So, talk to people. You don’t have to be making a sale. Think about the type of client you might delight. For example, if you make custom dresses, you might think about following women who are getting married, or who are prominent in well-dressed social scenes.
Comment on their lovely Instagram photos and clever tweets. Don’t just try to get them to notice you. Make an effort to understand what they want, especially those who are different than you. What would make that woman’s day in a new dress?
Tracking clicks, sales, and other data demographically can also yield useful information. For example, Macy’s department store stocks merchandise specifically for each region: Bigger cookware in Utah, where large Mormon families like to have home-cooked meals together; and special pastry pans in Minnesota, for making Nordic-style sweets.
Morrison Healthcare and the Mayo Clinic are doing something similar, customizing their hospital menus to include regional specialties. Their food does more than just fill people up—it makes them feel comfortable and cared for. That’s because those organizations cared enough to make people who aren’t like them feel at home.
You Control Your Customer’s Experience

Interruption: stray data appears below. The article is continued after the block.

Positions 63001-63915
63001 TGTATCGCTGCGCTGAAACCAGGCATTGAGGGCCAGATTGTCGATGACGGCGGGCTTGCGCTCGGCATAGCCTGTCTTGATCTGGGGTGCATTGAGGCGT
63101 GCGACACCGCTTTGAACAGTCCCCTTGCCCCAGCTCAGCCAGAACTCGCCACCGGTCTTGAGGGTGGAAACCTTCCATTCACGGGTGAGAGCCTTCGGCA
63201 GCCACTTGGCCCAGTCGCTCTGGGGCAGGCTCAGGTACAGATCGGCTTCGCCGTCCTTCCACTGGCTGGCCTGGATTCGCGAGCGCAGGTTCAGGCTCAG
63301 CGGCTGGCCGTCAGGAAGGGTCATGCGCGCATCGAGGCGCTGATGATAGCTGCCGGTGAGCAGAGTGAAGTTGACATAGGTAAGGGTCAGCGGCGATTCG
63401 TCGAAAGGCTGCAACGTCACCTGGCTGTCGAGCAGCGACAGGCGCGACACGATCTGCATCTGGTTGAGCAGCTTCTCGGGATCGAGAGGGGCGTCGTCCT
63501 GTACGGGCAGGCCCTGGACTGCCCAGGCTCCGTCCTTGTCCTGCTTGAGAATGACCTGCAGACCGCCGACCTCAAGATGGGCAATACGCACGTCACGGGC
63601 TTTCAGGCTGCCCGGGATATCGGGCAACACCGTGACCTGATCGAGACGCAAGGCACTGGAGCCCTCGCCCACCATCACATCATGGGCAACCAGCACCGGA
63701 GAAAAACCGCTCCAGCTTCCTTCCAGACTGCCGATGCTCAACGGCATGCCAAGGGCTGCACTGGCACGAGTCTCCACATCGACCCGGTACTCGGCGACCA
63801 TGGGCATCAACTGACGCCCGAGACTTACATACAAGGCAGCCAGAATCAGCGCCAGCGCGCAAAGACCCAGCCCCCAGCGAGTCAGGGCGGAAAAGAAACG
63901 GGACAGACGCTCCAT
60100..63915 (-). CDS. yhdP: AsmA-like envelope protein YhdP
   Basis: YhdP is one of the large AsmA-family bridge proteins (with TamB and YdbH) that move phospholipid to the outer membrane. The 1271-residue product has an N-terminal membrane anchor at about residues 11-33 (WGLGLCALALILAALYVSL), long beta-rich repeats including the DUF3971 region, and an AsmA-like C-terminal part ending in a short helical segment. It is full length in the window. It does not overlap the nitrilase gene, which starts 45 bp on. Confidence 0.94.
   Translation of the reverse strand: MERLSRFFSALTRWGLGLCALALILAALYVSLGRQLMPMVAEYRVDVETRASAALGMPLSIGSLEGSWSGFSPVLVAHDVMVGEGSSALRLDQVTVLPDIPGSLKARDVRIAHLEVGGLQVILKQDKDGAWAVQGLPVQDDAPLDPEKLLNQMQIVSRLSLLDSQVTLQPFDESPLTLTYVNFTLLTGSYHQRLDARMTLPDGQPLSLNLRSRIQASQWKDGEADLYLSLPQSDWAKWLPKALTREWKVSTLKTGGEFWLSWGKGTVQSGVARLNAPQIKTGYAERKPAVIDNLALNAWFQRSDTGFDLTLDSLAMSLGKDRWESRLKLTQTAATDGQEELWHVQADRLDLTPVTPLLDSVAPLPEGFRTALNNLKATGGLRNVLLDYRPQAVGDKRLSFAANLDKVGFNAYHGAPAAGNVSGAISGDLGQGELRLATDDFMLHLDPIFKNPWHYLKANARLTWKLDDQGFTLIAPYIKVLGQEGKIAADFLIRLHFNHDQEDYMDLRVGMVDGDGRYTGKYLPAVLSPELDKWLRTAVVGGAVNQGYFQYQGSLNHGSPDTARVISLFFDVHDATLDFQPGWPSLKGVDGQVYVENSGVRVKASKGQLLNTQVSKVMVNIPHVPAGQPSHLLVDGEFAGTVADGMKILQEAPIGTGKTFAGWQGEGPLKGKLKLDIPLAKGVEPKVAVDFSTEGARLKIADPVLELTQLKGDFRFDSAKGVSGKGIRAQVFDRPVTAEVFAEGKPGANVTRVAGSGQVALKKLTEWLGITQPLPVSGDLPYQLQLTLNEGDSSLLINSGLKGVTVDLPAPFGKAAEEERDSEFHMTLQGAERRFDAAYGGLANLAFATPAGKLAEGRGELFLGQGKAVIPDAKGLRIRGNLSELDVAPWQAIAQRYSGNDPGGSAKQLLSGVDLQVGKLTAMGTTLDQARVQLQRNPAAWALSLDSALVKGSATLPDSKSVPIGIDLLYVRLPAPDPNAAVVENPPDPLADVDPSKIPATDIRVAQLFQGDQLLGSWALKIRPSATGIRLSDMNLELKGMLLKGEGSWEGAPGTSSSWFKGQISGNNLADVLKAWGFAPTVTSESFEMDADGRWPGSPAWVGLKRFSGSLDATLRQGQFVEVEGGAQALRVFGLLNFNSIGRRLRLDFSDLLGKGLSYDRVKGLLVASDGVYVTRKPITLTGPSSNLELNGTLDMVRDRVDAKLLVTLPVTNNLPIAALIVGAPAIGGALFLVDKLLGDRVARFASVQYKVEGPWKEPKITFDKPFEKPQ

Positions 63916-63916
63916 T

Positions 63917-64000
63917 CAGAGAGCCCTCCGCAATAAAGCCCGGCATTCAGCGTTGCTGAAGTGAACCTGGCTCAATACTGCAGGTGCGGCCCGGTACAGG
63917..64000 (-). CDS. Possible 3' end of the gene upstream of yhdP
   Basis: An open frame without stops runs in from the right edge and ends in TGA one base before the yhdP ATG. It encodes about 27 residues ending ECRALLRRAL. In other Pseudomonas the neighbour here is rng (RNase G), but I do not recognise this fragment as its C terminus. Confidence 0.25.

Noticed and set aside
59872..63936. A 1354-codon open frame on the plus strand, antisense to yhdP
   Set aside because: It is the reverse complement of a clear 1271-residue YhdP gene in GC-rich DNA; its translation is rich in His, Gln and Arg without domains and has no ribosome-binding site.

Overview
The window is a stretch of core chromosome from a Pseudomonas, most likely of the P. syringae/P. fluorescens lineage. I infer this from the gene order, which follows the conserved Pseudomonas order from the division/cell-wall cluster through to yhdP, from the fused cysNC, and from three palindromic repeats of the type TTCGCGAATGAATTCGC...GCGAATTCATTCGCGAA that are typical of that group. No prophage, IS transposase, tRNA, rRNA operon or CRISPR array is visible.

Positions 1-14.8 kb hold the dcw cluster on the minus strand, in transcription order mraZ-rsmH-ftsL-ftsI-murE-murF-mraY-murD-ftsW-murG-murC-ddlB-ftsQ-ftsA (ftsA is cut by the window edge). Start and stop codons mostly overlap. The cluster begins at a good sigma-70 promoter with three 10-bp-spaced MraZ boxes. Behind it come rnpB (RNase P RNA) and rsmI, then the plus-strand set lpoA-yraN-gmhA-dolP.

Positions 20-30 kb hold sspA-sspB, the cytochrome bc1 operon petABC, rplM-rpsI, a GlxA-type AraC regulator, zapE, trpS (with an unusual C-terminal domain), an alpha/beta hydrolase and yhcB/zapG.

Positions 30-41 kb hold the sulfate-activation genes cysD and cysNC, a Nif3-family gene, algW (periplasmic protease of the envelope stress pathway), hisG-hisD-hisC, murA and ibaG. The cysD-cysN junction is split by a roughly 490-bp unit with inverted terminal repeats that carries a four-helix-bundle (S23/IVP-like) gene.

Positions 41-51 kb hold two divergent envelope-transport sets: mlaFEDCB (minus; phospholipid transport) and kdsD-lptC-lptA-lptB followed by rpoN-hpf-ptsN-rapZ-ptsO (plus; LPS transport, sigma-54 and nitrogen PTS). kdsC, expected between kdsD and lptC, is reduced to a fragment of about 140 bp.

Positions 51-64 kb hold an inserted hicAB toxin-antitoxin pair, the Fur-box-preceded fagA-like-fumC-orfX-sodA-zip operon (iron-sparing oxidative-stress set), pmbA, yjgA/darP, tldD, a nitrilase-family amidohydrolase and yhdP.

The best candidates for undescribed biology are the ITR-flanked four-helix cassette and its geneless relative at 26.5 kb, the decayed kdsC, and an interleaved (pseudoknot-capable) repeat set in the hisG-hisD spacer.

Many things are outside of your control or budget. But customer service is one thing you do have almost total control over—and it comes with a relatively low price tag.
It also is something that differentiates you from everyone else. “We have entered and era where products are becoming increasingly alike and more widely available, with more standardized pricing,” says McDonald. But if you know how to delight an often-overlooked group, you’ll be different.
Once you’ve identified groups that might appreciate your products, focus on customer service. McDonald offers several steps you can take toward making that happen.
Remember the problem Target had with the a breastfeeding mom—accidentally undermining years of dedicated service to that community? Make sure you train your staff to show respect to everyone, at all times, at least while they are on the clock. A single off-the-cuff comment amplified on social media can easily derail years of work.
Also, make sure your social media manager has access to people at the top. It’s easy to write off your social media manager as an entry-level employee—he or she is probably much younger than most people in management. But when they need to find a solution for someone on Twitter or Facebook, it needs to happen fast. Your corporate policy should open every door, ASAP, to that person.
Why You Want to Read this Book
There’s so much more excellent advice in this concise, actionable, easy-to-read book. If you’ve been trying to wrap your head around how to appeal to the many communities within your market, check it out. There are clients out there—clients who may not feel understood or appreciated—who would love it if someone could deliver exactly what they need.